The Disappearance of Spring

forsythia_snow Here in the Hudson Valley, this morning was one for the record books. After five months of exceptionally above-average temperatures, winter finally decided to make an appearance. And it came in full force! Here at the Seed Library farm, we woke to a reading of 10 degrees Fahrenheit—by far the coldest temperature we have ever seen in April, and indeed record-breaking for this day in history.

Like an unwelcome guest traipsing in at the end of a difficult-event-that-went-rather-well, the blast of cold and snow over the past few days has managed to disrupt our early, bloom-filled spring. We were doing alright, moving on with our lives, and then he had to show up and shutter us back in our cold homes, severing our awakening connection with the surge of spring all around us.

We will endure this guest—though we resent him. But we shouldn't. Resentment never leads to anything good. So here's a few reasons to welcome the high-pressure Arctic visitor, and even to befriend him:

  1. The brakes have been thrown on the process of botanical awakening. This is good news, friends. The balminess of this spring led to some of the earliest widespread blooming we have ever seen in our region. Daffodils, forsythia, cherries, magnolias—all were popping before March 30th, a good 10 days before their usual appearance, which did not bode well for the fruit trees that were just behind. Hopefully, this will delay the blooming of apples, pears, peaches, and other fruit trees a week or two, until we are more solidly out of the zone of freezing weather. For cherries and plums it may be too late, as the flower buds on these trees were very swollen going into this cold. We will see in a few days, once temperatures become seasonal again. UPDATE: According to some experts, preliminary analysis of the low temperatures suggest my optimism is misplaced here! While the cold would be welcome a bit earlier in the season, it seems that this degree of cold was enough to damage apple blossoms even at their young stage. There is already talk of a near-total loss for commercial apple orchards throughout the state. We'll know within the week. (Note that due to microclimates, your own fruit trees in your own yard may have been spared. Again, it's too soon to tell, but you'll know within a week or two.)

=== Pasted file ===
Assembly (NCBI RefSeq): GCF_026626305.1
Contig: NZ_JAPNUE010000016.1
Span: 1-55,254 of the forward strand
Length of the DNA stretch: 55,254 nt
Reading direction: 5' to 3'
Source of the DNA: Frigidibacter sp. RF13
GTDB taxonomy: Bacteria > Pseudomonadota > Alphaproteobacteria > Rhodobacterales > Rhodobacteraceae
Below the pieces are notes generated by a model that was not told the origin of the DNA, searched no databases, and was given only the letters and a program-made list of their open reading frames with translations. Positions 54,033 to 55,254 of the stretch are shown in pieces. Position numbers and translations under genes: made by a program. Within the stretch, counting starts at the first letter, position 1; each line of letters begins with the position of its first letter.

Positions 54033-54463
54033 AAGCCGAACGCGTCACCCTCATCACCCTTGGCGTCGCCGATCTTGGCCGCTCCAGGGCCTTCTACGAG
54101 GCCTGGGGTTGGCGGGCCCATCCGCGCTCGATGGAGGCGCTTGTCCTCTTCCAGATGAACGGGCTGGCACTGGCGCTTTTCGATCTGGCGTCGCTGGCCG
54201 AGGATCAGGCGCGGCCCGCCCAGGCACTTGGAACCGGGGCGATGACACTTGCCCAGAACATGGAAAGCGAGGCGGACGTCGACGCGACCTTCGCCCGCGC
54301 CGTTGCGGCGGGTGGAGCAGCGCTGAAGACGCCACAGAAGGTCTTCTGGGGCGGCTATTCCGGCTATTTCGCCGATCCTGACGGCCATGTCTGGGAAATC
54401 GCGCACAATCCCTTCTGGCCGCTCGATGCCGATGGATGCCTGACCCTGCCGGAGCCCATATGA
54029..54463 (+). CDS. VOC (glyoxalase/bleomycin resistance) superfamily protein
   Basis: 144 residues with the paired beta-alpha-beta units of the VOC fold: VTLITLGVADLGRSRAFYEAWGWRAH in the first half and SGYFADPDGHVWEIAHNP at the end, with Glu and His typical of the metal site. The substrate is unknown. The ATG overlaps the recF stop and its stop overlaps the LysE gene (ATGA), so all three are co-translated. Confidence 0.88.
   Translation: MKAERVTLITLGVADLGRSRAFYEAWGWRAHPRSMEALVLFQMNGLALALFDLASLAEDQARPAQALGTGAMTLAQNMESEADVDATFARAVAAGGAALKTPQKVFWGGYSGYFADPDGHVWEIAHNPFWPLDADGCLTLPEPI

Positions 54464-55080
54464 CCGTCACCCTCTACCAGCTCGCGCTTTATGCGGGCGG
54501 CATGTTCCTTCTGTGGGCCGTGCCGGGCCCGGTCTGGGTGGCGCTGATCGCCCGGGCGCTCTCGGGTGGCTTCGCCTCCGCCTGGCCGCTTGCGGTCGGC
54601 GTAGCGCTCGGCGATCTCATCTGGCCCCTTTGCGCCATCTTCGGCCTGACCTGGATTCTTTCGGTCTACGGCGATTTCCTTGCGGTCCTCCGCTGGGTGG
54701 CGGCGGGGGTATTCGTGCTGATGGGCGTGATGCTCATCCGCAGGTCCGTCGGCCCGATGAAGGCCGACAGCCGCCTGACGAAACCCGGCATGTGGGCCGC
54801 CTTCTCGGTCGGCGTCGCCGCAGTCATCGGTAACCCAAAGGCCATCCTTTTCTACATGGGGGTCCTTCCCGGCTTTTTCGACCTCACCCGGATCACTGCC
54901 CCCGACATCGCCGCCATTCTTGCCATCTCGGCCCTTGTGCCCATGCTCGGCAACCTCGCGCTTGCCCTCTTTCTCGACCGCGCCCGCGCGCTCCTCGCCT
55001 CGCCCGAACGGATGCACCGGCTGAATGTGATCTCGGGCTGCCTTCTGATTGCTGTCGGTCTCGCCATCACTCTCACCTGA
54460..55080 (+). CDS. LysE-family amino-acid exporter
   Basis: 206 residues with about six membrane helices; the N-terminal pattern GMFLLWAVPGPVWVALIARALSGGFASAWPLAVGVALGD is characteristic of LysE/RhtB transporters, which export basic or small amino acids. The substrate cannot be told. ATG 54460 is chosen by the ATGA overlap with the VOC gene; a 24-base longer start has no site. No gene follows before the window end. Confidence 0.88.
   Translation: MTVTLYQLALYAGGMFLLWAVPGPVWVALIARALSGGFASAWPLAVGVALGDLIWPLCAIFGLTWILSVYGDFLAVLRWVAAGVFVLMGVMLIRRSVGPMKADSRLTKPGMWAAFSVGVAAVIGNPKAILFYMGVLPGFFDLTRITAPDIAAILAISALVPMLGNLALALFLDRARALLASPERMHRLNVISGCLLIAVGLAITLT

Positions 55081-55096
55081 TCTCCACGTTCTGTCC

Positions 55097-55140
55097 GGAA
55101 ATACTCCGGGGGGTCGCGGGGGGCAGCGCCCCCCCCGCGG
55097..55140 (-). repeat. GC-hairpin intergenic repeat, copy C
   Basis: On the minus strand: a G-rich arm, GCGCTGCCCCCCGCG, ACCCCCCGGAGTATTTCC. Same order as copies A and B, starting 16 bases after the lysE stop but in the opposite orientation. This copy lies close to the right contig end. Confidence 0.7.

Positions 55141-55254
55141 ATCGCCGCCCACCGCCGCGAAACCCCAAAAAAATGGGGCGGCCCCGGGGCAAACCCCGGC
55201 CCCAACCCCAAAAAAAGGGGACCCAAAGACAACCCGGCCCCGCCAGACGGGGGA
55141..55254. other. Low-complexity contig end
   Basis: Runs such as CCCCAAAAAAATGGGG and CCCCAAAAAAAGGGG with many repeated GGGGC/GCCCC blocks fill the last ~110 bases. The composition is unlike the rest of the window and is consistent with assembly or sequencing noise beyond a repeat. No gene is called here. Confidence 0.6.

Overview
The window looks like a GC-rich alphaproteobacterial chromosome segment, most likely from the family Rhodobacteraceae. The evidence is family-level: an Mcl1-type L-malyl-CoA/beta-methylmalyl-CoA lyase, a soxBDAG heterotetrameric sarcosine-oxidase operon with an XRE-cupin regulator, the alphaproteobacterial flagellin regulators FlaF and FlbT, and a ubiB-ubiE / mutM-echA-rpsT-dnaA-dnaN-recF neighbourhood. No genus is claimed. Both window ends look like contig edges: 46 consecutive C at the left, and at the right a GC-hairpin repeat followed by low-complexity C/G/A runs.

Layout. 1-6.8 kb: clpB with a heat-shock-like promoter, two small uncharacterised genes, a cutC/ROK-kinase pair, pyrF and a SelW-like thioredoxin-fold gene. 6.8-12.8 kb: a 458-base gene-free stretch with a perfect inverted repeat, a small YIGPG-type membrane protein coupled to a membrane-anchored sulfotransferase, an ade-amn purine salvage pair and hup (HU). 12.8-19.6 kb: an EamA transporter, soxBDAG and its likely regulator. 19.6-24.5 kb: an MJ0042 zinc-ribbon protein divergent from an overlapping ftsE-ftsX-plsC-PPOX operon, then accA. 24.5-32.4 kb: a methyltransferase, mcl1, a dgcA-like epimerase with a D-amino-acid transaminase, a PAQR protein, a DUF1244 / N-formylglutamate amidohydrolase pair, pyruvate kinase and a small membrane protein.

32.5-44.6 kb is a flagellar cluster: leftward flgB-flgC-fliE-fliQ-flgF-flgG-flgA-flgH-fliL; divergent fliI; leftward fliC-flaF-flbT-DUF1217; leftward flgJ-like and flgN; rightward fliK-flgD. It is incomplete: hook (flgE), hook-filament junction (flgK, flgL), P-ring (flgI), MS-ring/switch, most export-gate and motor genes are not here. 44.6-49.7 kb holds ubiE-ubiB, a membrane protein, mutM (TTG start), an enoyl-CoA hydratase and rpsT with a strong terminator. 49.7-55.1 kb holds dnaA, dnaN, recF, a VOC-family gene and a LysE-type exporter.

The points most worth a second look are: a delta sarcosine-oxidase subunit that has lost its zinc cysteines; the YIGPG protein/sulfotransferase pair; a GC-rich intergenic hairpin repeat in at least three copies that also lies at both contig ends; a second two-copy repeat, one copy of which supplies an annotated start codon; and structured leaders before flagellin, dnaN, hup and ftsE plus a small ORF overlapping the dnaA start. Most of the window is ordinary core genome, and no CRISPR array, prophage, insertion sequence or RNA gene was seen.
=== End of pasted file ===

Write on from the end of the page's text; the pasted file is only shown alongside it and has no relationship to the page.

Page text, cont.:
2. You just bought some extra planning time for your garden. Your ground was thawed and workable and you were stressing out about how you hadn't started planting yet? Not to worry—your ground is now either crispy with frost or sodden and chilled, so you've just been gifted about 3-7 days, weather depending, before you need to think about getting your peas and radishes and spinach and other early crops in.
  3. Luckily, the cold came with snow. Before the temp sunk so dramatically here, the ground had been insulated with a fluffy blanket of about 5" of snow. This means that if you did have any cold-hardy seeds germinating before the arctic blast arrived, they stand a good chance of being alive, having been insulated by the snow from the strongest cold. It's going to be hit-or-miss depending on your location, and you'll find out what survived in a few days, but there is cause for optimism here.
  4. This is a chance to build your resilience muscle. When you first start gardening, you think it's going to be about producing fresh crops for yourself and your family, enjoying the outdoors, saving a little money, connecting with the Earth. And, indeed, gardening does do all of that. But it doesn't take long to realize that gardening is a more complex endeavor than you first thought, full of real challenges, real setbacks. This was one. Carry on, gracefully, and you'll have completed about three good sets' worth of Resilience Presses—the most important exercise you can do in preparation for gardening season.
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